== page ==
<img height="1" width="1" style="display:none" src="https://www.facebook.com/tr?id=1758373551078632&amp;ev=PageView&amp;noscript=1">

John of Damascus, Theologian and Hymnwriter

Today, we read about John of Damascus in an excerpt from Treasury of Daily Prayer as well as a portion of a hymn he wrote.

Introduction

John of Damascus lived in the seventh and eighth centuries AD, but his work as a theologian and hymnwriter has spanned the centuries. He is credited with writing the Easter hymns “Come, You Faithful, Raise the Strain” (LSB 487) and “The Day of Resurrection” (LSB 478). We thank God for using John to articulate and defend the Christian faith for the benefit of the Church throughout time and place.

Devotional Reading

John (ca. AD 675–749) is known as the great compiler and summarizer of the orthodox faith and the last great Greek theologian. Born in Damascus, John gave up an influential position in the Islamic court to devote himself to the Christian faith. Around AD 716, he entered a monastery outside of Jerusalem and was ordained a priest. When the Byzantine emperor Leo the Isaurian in AD 726 issued a decree forbidding images (icons), John forcefully resisted. In his Apostolic Discourses, he argued for the legitimacy of the veneration of images, which earned him the condemnation of the Iconoclast Council in AD 754. John also wrote defenses of the orthodox faith against contemporary heresies. In addition, he was a gifted hymnwriter (“Come, You Faithful, Raise the Strain”) and contributed to the liturgy of the Byzantine churches. His greatest work was the Fount of Wisdom, which was a massive compendium of truth from previous Christian theologians, covering practically every conceivable doctrinal topic. John’s summary of the orthodox faith left a lasting stamp on both the Eastern and Western Churches.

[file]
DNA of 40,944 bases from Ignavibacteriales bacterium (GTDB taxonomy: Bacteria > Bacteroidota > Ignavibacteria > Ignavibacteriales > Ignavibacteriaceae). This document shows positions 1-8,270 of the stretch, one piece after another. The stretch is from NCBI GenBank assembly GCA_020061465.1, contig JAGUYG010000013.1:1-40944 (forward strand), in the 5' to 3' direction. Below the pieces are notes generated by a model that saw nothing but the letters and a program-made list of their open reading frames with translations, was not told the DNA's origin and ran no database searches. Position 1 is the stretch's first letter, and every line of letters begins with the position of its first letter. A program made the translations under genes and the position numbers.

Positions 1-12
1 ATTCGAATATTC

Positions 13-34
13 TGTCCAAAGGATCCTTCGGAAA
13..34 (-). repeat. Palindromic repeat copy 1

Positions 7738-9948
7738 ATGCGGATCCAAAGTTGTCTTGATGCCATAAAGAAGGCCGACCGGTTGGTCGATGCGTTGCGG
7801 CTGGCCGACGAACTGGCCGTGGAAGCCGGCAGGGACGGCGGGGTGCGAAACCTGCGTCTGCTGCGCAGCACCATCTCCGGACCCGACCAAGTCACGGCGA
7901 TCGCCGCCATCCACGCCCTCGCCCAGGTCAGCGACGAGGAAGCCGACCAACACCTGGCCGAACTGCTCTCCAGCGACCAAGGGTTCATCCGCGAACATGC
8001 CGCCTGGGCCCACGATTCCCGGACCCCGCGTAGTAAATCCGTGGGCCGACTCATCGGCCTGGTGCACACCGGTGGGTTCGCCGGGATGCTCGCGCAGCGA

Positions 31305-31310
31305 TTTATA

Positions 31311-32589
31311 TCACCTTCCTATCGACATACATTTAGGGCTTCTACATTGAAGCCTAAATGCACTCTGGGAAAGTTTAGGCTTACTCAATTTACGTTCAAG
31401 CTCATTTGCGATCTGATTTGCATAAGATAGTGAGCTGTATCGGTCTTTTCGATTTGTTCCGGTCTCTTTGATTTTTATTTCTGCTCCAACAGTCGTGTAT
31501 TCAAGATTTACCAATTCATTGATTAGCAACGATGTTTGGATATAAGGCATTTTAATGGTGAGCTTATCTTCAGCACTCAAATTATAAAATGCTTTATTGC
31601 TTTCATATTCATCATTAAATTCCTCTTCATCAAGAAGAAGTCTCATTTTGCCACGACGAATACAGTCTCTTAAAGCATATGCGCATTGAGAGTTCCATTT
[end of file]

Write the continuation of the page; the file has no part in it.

Devotional reading is from Treasury of Daily Prayer, page 981 © 2008 Concordia Publishing House. All rights reserved.

Prayer

Come, you faithful, raise the strain
    Of triumphant gladness!
God has brought His Israel
    Into joy from sadness,
Loosed from Pharaoh’s bitter yoke
    Jacob’s sons and daughters,
Led them with unmoistened foot
    Through the Red Sea waters.

’Tis the spring of souls today:
    Christ has burst His prison
And from three days’ sleep in death
    As a sun has risen;
All the winter of our sins,
    Long and dark, is flying
From His light, to whom is giv’n
    Laud and praise undying.

Alleluia! Now we cry
    To our King immortal,
Who, triumphant, burst the bars
    Of the tomb’s dark portal.
Come, you faithful, raise the strain
    Of triumphant gladness!
God has brought His Israel
    Into joy from sadness!

Hymn text is from LSB 487:1–2, 5.

 

Written by

Anna Johnson

Deaconess Anna Johnson is a marketing manager at Concordia Publishing House. After graduating from the deaconess program at Concordia University Chicago, she continued her studies at the University of Colorado—Denver in education and human development. She has worked as a church youth director and served a variety of other nonprofit organizations, such as the Lutheran Mission Society of Maryland. Anna loves playing video games and drinking a hot cup of tea almost as much as she loves her cat and her husband.

Featured

feast-2

Teaching Parables: The Wedding Feast and the Great Banquet

Like other parables, Jesus uses this allegory to present more than one lesson. On one hand, Christ admonishes those present and the reader...

Devotions-On--The-Lord-is-My-Shepard-Ill-Not-Want

Hymn Devotions: The Lord’s My Shepherd, I’ll Not Want

David is clear. The Lord is his Shepherd. The verb is powerful. Not “if only” the Lord were my Shepherd, or “one cannot ever know for sure”...

going-to-church

Connecting Students’ Families to Church

The task to bring young families to church can be daunting, but teachers have a unique position in the mission field. Teachers have the...

Latest

feasts-festivals-commemorations-red

Devotion for Holy Cross Day

Today the Church celebrates Holy Cross Day. The Gospel reading is John 12:20-33, where Jesus speaks of the cross upon which He will be...

Devotions-On--The-Lord-is-My-Shepard-Ill-Not-Want

Hymn Devotions: The Lord’s My Shepherd, I’ll Not Want

David is clear. The Lord is his Shepherd. The verb is powerful. Not “if only” the Lord were my Shepherd, or “one cannot ever know for sure”...

propers-green

Pentecost 13 Devotion on Salt and Discipleship

The Gospel for the Thirteenth Sunday after Pentecost is Luke 14:25-35, where Jesus speaks of the cost of discipleship.